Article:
Om Malik, founder of technology news website Gigom was spot on when he said, “Ideally, Facebook would take all our clicks and information and would magically give us everything we want, without us even knowing we want it,” This was so true until recently when Apple announced important changes that affect users of their IS 14, IPad OS14, and tvOS 14 devices.
Facebook and other platforms and brands are now required to provide information about their privacy practices in App Store Connect.
Those using third party codes like analytics SDKs or advertising, will also be required to describe what’s collected by the third-party codes, how that data might be used, and whether or not that data will be used to track them.
User permission through Apple’s AppTracking Transparency framework is now required.
Apple defined tracking as linking consumer data or that gathered from Facebook’s or brand’s apps with data collected from company apps or websites for advertising and/or measurement. It also included sharing such data with brokers.
The effect of Apple’s new rule is yet to be measured but some observers believe it could adversely impact large platforms like Facebook if users opt out. A large exodus would nullify Facebook’s algorithm for ad targeting ability, conversion tracking and ad customization.
To get started, brands need to apply for and get an IDFV (ID for Vendors) which can also be used for analytics across all other apps from the same content provider. However, that IDFV cannot be linked with other data to track that consumer across websites and apps of other companies and brands unless the user has also granted permission for them as well.
Brands accessing Apple’s AppTracking Transparency framework must include a purpose string in the system prompt justifying why it wishes to track the consumer. Any consumers opting out will be displayed as zeroes and brands will not be able to track them.
What’s not considered tracking in Apple’s new rule, and dismissed from their AppTracking Transparency framework is linking user data to third-party data that only resides on the user’s device and is not sent to any other device that can identify the consumer. Sharing the data with a broker on the brand’s behalf for security purposes or data or fraud protection, is also exempt.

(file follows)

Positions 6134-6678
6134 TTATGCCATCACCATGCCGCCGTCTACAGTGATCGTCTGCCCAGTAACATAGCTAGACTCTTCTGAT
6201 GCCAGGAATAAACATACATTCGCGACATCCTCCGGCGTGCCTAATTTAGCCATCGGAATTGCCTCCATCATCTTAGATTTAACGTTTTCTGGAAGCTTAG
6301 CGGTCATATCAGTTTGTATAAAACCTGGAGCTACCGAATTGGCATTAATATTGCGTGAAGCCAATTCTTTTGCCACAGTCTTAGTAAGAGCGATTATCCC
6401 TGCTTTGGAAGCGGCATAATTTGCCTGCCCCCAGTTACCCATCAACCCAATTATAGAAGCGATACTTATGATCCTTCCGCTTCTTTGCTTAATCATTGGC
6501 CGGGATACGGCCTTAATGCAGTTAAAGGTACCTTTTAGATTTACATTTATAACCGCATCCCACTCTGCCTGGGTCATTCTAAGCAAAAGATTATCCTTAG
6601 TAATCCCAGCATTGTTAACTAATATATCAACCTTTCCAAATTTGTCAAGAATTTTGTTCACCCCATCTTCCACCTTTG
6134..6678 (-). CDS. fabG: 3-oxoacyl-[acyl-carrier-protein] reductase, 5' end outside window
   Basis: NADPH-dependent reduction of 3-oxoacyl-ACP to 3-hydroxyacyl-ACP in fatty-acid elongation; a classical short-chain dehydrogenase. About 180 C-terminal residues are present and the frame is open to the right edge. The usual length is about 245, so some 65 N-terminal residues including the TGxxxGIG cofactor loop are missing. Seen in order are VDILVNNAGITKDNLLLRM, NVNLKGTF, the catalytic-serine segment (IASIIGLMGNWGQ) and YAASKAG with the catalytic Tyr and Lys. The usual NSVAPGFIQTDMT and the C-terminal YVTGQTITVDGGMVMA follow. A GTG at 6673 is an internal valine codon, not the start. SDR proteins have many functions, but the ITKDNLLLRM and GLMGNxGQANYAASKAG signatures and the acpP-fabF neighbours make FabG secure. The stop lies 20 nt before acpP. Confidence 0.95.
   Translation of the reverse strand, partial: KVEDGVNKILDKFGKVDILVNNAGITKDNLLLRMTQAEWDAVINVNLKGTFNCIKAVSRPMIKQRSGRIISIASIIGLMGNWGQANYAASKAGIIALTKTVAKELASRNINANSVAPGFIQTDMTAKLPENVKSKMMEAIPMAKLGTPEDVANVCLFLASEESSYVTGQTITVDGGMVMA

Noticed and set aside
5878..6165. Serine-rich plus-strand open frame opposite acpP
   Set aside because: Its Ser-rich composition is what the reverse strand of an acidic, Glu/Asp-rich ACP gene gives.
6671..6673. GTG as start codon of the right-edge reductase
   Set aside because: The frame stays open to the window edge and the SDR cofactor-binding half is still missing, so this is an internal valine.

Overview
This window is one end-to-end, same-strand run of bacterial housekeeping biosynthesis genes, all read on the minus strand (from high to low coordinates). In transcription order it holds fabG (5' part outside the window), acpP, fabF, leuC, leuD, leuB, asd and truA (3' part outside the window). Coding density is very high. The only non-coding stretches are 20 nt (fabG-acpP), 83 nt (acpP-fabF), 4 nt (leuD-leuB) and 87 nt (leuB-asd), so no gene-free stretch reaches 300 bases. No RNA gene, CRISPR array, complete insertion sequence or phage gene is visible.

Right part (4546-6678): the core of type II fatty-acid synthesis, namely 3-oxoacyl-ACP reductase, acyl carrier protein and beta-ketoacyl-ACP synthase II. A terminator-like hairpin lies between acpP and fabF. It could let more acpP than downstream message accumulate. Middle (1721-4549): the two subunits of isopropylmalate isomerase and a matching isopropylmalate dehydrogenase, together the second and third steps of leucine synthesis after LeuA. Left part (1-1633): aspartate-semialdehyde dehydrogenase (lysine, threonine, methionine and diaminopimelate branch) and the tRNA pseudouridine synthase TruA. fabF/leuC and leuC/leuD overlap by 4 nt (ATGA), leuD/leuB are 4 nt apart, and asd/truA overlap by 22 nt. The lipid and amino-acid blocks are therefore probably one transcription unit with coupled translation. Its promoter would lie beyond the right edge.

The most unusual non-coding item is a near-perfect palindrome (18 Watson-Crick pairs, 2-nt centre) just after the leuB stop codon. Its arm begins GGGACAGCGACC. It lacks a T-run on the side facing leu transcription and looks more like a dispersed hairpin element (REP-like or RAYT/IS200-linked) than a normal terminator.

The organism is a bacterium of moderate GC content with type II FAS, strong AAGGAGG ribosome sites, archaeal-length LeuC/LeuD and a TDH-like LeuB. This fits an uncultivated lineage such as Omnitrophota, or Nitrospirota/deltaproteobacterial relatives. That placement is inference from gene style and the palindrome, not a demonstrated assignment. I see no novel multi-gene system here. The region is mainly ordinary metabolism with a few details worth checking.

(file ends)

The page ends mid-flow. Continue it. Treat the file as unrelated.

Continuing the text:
However, other prohibited activities include tracking consumers via hashed phone numbers or email addresses or the use of fingerprints or other device signals to identify a device or user. Apple still requires authorization through their AppTracking Transparency framework,
Brands doing a lot of business on digital platforms need to adapt quickly to Apple’s change.
According to Statista, there were 102 million Apple users in 2018 in the U.S. alone and the firm estimated that it would exceed 110 million in 2021. It also reported that Apple i-Phones ranked third in worldwide market share and held a 13.5% share in the second quarter of 2020.
Consumer awareness about online spam and fraud have also given rise to more concerns about privacy and security. Plus, recent news about Russian hacks on Microsoft added to the anxiety.
Brands moving forward in securing consumer permission through App Tracking Transparency have a great opportunity to assure customers how much they value their loyalty and respect their privacy in asking for and securing their permission.